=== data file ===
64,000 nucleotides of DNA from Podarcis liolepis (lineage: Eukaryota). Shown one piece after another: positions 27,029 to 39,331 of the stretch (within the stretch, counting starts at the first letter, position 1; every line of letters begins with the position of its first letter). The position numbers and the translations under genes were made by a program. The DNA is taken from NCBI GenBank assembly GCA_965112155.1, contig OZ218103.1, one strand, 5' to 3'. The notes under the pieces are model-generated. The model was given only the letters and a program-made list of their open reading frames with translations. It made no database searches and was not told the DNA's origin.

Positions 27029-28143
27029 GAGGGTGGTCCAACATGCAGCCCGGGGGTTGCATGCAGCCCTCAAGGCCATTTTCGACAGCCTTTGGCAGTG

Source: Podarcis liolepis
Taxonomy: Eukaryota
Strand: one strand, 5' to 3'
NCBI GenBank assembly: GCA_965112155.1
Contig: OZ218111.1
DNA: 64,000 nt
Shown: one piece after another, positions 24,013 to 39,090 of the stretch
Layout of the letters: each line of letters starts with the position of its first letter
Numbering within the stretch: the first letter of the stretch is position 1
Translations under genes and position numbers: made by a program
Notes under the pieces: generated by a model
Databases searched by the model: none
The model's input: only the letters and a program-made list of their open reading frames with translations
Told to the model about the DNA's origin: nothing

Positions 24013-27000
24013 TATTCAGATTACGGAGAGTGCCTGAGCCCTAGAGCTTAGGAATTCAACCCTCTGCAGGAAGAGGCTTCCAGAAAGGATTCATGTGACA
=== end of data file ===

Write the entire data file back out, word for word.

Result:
64,000 nucleotides of DNA from Podarcis liolepis (lineage: Eukaryota). Shown one piece after another: positions 27,029 to 39,331 of the stretch (within the stretch, counting starts at the first letter, position 1; every line of letters begins with the position of its first letter). The position numbers and the translations under genes were made by a program. The DNA is taken from NCBI GenBank assembly GCA_965112155.1, contig OZ218103.1, one strand, 5' to 3'. The notes under the pieces are model-generated. The model was given only the letters and a program-made list of their open reading frames with translations. It made no database searches and was not told the DNA's origin.

Positions 27029-28143
27029 GAGGGTGGTCCAACATGCAGCCCGGGGGTTGCATGCAGCCCTCAAGGCCATTTTCGACAGCCTTTGGCAGTG

Source: Podarcis liolepis
Taxonomy: Eukaryota
Strand: one strand, 5' to 3'
NCBI GenBank assembly: GCA_965112155.1
Contig: OZ218111.1
DNA: 64,000 nt
Shown: one piece after another, positions 24,013 to 39,090 of the stretch
Layout of the letters: each line of letters starts with the position of its first letter
Numbering within the stretch: the first letter of the stretch is position 1
Translations under genes and position numbers: made by a program
Notes under the pieces: generated by a model
Databases searched by the model: none
The model's input: only the letters and a program-made list of their open reading frames with translations
Told to the model about the DNA's origin: nothing

Positions 24013-27000
24013 TATTCAGATTACGGAGAGTGCCTGAGCCCTAGAGCTTAGGAATTCAACCCTCTGCAGGAAGAGGCTTCCAGAAAGGATTCATGTGACA